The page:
• IMPORTFEED and IMPORTDATA functions are helpful for importing data from RSS feeds and external files, respectively. They can be valuable in web scraping to collect information from sources like news feeds, CSV files, or other data repositories for analysis and reporting.

In the following sections, you'll use the IMPORTXML and IMPORTHTML functions to extract data from a scraping sandbox:

Set Up a New Google Sheet

To get started, all you need is a new Google sheet. You can create one by going to and clicking on the + button at the bottom right corner of the page:

Google Sheets home page

Alternatively, you could also just open the link in a new browser tab or window and a new Google sheet will be created in your browser's default Google account.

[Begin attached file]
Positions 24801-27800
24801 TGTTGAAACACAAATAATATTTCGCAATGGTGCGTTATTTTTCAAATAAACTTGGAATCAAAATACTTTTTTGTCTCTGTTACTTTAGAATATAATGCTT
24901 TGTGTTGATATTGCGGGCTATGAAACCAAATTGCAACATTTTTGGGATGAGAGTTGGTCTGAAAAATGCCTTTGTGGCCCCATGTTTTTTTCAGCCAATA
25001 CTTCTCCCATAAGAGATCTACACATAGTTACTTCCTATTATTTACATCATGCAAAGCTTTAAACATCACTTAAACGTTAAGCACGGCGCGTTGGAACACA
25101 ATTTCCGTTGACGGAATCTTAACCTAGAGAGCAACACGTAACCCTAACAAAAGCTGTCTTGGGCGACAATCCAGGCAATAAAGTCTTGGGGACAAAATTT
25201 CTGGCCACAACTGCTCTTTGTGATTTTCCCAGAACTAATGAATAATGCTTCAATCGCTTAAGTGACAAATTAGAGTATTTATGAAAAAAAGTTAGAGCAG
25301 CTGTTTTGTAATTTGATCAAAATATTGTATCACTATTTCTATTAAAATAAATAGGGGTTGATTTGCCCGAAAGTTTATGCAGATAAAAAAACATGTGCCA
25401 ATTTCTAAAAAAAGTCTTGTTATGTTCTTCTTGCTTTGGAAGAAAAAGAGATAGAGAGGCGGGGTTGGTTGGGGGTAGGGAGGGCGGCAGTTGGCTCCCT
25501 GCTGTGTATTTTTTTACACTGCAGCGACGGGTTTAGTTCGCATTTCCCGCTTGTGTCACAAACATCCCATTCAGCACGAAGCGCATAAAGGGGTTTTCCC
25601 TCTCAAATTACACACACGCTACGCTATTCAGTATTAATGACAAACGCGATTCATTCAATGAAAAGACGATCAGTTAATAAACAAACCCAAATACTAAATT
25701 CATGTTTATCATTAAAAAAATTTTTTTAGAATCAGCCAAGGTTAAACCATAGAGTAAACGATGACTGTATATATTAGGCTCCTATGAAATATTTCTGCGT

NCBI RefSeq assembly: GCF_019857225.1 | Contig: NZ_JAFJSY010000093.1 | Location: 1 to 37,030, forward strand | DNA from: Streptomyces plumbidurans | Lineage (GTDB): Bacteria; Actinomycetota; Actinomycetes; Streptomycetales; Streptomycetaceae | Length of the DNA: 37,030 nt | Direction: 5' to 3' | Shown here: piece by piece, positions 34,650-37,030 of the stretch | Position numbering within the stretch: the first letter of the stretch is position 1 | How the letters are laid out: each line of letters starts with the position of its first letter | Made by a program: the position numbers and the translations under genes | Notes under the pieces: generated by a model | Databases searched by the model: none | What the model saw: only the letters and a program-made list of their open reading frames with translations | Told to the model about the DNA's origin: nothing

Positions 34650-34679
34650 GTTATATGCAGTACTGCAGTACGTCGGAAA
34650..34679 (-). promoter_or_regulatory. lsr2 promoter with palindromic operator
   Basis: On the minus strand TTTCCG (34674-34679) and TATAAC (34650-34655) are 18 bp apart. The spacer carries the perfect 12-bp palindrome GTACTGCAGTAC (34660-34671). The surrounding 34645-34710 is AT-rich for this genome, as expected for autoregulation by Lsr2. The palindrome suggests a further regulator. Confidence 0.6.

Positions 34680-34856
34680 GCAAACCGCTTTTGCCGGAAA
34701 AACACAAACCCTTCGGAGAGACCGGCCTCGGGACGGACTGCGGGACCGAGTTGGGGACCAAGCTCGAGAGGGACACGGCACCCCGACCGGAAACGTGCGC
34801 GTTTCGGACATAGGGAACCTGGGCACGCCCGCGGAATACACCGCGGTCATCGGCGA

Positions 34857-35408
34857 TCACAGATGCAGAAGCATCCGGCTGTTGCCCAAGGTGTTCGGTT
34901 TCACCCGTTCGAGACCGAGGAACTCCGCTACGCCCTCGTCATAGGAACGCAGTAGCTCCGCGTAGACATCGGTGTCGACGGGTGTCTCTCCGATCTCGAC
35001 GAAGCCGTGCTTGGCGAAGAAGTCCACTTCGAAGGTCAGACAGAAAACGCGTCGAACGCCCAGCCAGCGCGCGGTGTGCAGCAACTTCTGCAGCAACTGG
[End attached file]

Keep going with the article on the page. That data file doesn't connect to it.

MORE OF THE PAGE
Once you create a new sheet, it's time to look at the scraping target. Here, you'll be scraping two pages from the scraping sandbox: Books and Quotes.

The Books page has a catalog of some random books with their title, price, availability, and rating. You'll be extracting these data points for all given books in the sheet:

Books sandbox

The Quotes page has a list of quotes that are structured using the HTML table element. You'll be using the IMPORTHTML method to first extract all tabular data from the page and then handpick the data points using the IMPORTXML method:

Quotes sandbox

It's time to start scraping!

Scrape Book Data Using IMPORTXML

To start scraping, you need to name the columns for the book data that will be extracted. Name the columns "Title", "Price", "Availability", and "Rating":

Sheet with the column names